Many of us know the opposite version of this kind of storytelling. Have you ever imagined yourself about to embark on a new experience and started to tell yourself all the things that might go wrong? That could be anywhere from the time you were on a high diving platform and scared yourself thinking about all the things that could go wrong, over to imagining a conversation with your boss and imagining how badly that might go. Instead of a raise, they might fire you.
If you're like most people, you have engaged in this kind of negative storytelling, either about someone else, or about your own self. The latter is the most interesting. As my mentor used to say to me when I would give voice to my negative thinking: Russell, if you're going to indulge in a fantasy, why would you choose to lose in it? After all, it's your fantasy!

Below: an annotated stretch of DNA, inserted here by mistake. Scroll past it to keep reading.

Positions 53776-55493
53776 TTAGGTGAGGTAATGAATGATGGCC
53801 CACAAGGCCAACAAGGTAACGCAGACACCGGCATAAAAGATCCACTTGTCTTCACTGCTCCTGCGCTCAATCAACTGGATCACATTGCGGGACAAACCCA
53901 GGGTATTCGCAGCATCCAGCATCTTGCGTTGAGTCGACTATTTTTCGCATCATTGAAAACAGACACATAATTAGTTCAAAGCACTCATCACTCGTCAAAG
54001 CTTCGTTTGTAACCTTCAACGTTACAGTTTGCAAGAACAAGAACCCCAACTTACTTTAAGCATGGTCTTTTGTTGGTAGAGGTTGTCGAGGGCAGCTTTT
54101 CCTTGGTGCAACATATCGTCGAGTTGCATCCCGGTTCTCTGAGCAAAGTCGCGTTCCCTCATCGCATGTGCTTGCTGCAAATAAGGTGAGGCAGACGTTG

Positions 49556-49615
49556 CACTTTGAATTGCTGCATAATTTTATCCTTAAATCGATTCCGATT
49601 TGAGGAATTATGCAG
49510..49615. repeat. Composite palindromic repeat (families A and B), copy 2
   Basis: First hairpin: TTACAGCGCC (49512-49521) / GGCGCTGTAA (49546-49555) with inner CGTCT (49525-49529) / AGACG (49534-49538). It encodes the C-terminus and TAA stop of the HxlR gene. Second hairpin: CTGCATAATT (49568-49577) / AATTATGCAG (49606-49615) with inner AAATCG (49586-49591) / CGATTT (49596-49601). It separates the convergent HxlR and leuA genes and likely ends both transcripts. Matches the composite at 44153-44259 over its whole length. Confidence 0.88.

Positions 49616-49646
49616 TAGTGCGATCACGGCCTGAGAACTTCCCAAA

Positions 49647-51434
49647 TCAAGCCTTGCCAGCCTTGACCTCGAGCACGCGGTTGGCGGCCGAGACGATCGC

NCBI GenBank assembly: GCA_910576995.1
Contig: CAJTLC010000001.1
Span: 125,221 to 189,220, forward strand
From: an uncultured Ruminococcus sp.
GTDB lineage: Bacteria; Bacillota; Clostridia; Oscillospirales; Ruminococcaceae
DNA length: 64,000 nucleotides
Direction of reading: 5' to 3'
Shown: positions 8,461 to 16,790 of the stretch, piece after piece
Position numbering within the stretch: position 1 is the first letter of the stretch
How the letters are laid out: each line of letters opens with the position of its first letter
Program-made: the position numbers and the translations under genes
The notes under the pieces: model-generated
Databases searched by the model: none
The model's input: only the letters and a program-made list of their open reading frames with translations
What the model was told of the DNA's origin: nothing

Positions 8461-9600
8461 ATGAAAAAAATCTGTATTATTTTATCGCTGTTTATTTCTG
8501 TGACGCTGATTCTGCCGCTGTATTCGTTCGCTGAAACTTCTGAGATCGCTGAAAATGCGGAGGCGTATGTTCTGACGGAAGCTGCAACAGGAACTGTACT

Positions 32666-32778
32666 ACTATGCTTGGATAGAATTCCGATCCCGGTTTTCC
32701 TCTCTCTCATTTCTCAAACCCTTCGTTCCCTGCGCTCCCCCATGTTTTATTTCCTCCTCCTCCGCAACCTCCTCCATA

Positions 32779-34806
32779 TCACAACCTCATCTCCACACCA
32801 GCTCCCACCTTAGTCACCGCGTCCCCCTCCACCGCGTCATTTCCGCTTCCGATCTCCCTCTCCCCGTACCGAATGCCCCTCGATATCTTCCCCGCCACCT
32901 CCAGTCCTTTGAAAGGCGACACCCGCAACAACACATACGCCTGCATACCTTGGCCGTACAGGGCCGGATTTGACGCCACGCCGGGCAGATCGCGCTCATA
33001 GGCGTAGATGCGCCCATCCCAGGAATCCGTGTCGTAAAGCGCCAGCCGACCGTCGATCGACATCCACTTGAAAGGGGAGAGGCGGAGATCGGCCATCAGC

So, why not take some time this week and simply notice the stories you tell yourself, be they stories about yourself, stories about your family or friends, stories about your job or co-workers, or stories about life in general. What's the difference between the stories you tell yourself and the reality you experience?
If you must tell yourself stories about yourself, someone else, or life in general consider this: are they useful stories? Do they help you move forward? If not, you might consider leaving those stories behind and move into something more uplifting and useful.
I'd love to hear from you. Please do leave a comment here or drop me an email at Russell (at) russellbishop.com.
If you want more information on how you can apply this kind of reframing to your life and to your job, about a few simple steps that may wind up transforming your life, please download a free chapter from my book, Workarounds That Work. You'll be glad you did.
Russell Bishop is an educational psychologist, author, executive coach and management consultant based in Santa Barbara, Calif. You can learn more about my work by visiting my website at www.RussellBishop.com. You can contact me by e-mail at Russell (at) russellbishop.com.